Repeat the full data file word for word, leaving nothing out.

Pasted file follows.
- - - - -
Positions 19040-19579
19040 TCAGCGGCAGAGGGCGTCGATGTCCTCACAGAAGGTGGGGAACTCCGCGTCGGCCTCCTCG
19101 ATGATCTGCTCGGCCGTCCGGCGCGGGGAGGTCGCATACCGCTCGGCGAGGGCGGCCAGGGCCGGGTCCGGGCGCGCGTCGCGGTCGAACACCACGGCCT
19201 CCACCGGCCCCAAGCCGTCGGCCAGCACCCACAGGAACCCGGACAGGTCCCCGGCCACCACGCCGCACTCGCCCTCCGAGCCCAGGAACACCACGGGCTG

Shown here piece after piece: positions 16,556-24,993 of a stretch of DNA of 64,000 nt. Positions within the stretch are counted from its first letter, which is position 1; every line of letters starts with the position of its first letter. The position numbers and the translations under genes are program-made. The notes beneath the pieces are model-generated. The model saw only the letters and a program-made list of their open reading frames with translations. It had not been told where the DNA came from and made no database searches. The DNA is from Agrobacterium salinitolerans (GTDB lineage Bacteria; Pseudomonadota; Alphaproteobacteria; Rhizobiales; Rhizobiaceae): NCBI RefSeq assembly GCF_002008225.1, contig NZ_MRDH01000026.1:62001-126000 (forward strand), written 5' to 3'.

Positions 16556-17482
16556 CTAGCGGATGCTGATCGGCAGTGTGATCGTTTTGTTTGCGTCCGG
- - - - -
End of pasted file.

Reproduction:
Positions 19040-19579
19040 TCAGCGGCAGAGGGCGTCGATGTCCTCACAGAAGGTGGGGAACTCCGCGTCGGCCTCCTCG
19101 ATGATCTGCTCGGCCGTCCGGCGCGGGGAGGTCGCATACCGCTCGGCGAGGGCGGCCAGGGCCGGGTCCGGGCGCGCGTCGCGGTCGAACACCACGGCCT
19201 CCACCGGCCCCAAGCCGTCGGCCAGCACCCACAGGAACCCGGACAGGTCCCCGGCCACCACGCCGCACTCGCCCTCCGAGCCCAGGAACACCACGGGCTG

Shown here piece after piece: positions 16,556-24,993 of a stretch of DNA of 64,000 nt. Positions within the stretch are counted from its first letter, which is position 1; every line of letters starts with the position of its first letter. The position numbers and the translations under genes are program-made. The notes beneath the pieces are model-generated. The model saw only the letters and a program-made list of their open reading frames with translations. It had not been told where the DNA came from and made no database searches. The DNA is from Agrobacterium salinitolerans (GTDB lineage Bacteria; Pseudomonadota; Alphaproteobacteria; Rhizobiales; Rhizobiaceae): NCBI RefSeq assembly GCF_002008225.1, contig NZ_MRDH01000026.1:62001-126000 (forward strand), written 5' to 3'.

Positions 16556-17482
16556 CTAGCGGATGCTGATCGGCAGTGTGATCGTTTTGTTTGCGTCCGG